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Leg Pain: A Symptom Not to Ignore

LegIf you’re over the age of 50 and experience leg pain when you walk or climb stairs, don’t ignore it. Studies show that one in five adults over 55 have Peripheral Vascular Disease (PVD), a common circulation problem that can significantly affect your quality of life and long-term health.

“Many people with PVD dismiss these symptoms as a normal part of aging,” said Clinical Cardiologist Elias A. Iliadis, M.D., Medical Director of Noninvasive Vascular Intervention at the Cooper Heart Institute. “Tell your doctor if you’re feeling pain in your legs and discuss whether you should be tested for PVD. Left undiagnosed and untreated, PVD puts you at risk for heart disease and stroke, and other serious, health complications.”

The most common symptoms of PVD are cramping, pain, or a tiredness or heavy feeling in the legs while walking or climbing stairs. Typically, the pain goes away with rest and returns when you’re active again.

PVD is a narrowing or blockage of arteries that decreases blood flow to the legs. The most common cause is the buildup of plaque on the inside of arteries. Plaque is made of extra cholesterol, calcium and other material in your blood. Over time, the plaque builds up along the inner walls of the arteries and prevents the blood from flowing freely to the muscles and other tissues in your legs.

This restricted blood flow is what causes the pain in your legs when you walk or climb stairs. During physical activity, your muscles need increased blood flow. If your arteries are narrowed or blocked, you’re legs aren’t getting the extra blood they need to fuel the exertion. When you’re at rest, the muscles need less blood flow, so the pain goes away.

“Given the nature of these kinds of activity-related symptoms, it’s easy to understand how people in their 50′s or 60′s might just attribute their discomfort to ‘mid-life aches and pains.’ But that’s a mistake. Making the diagnosis of PVD requires a physician’s exam and simple, noninvasive screening tests to determine if it’s PVD and evaluate it’s severity,” Dr. Iliadis said.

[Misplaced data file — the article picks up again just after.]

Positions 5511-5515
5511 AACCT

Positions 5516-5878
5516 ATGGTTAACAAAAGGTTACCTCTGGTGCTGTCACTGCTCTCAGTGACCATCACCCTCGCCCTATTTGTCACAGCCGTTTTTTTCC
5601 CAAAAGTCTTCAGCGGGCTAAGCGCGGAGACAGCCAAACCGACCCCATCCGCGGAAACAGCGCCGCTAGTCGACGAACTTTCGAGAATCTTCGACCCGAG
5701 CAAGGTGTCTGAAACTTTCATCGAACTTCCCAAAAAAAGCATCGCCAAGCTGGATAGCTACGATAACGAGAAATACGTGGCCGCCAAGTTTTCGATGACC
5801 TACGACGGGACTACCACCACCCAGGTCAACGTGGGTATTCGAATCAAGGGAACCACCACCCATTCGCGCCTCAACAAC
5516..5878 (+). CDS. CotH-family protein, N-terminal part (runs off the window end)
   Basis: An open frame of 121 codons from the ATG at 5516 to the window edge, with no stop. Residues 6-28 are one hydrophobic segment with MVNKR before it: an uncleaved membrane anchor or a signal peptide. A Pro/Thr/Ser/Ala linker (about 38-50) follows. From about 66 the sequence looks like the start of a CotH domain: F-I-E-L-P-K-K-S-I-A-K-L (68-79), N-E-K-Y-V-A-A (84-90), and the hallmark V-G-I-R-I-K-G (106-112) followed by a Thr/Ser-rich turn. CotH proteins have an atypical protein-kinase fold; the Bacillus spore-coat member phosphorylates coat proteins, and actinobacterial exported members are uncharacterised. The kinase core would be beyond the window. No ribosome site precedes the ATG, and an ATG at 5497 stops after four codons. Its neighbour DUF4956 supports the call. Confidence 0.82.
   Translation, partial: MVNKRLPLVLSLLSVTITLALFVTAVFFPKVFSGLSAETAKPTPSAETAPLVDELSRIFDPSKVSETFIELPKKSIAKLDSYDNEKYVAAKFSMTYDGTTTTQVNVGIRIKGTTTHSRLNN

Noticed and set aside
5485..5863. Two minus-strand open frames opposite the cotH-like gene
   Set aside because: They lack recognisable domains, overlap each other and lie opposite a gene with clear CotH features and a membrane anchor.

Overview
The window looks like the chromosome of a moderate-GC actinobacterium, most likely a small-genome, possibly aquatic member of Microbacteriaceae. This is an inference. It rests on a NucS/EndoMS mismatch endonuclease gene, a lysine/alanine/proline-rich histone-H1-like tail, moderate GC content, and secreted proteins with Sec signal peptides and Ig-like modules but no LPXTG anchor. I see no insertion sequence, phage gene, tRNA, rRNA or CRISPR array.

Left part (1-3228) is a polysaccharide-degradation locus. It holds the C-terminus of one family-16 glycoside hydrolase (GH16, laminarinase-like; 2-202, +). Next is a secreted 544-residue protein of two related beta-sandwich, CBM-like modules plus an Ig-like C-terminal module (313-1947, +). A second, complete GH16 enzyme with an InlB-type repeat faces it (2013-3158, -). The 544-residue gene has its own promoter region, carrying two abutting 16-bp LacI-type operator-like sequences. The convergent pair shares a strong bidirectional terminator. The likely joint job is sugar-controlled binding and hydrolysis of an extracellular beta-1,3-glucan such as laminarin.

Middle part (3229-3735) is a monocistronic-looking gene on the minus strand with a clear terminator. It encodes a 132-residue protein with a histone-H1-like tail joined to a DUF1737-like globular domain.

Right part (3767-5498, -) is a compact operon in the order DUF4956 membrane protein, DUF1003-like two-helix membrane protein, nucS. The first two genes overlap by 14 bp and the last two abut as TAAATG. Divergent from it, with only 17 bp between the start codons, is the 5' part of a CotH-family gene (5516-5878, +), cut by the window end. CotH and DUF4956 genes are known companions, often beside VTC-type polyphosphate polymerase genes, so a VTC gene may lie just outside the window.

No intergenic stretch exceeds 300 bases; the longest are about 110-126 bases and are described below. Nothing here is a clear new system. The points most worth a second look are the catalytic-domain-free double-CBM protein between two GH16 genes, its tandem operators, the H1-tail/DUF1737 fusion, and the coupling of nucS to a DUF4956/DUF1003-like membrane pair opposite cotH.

The Cooper Heart Institute offers expert physicians and simple, noninvasive tests to diagnose and treat PVD. The screening begins with a physical examination to check for weak pulses in the legs and includes an ankle-brachial index (ABI) test. The ABI is a painless exam that compares the blood pressure in your feet to the blood pressure in your arms to see how well your blood is flowing. If an ABI reveals an abnormal ratio, other diagnostic testing may be recommended.

“As vascular specialists, we perform thorough physical exams and simple tests, such as the ABI or pulse volume recordings, to help define the contribution of vascular disease to leg pain. At Cooper, all patients diagnosed with PVD are treated with medical therapy first, and, happily, most feel better,” Dr. Iliadis said.

61 Responses to “Leg Pain: A Symptom Not to Ignore”

  1. Louise says:

    I am a 69 year old female, in good health, I have been to several doctors, concerning the pain in my legs, I am so frustrated that they can’t find any answers for the pain that I am having in my legs I experience this pain when I get up in the morning to stand up, my legs are so weak I almost lose my balance, this happens everyday, once I start my day my legs become stronger, like after my bath. When driving for long periods of time or sitting for long periods of time, it takes a real effort to stand, without feeling weak in my legs, the pain is almost unbearable, any suggestions? Please help , I am desperate.

  2. Dr. Joseph Lombardi says: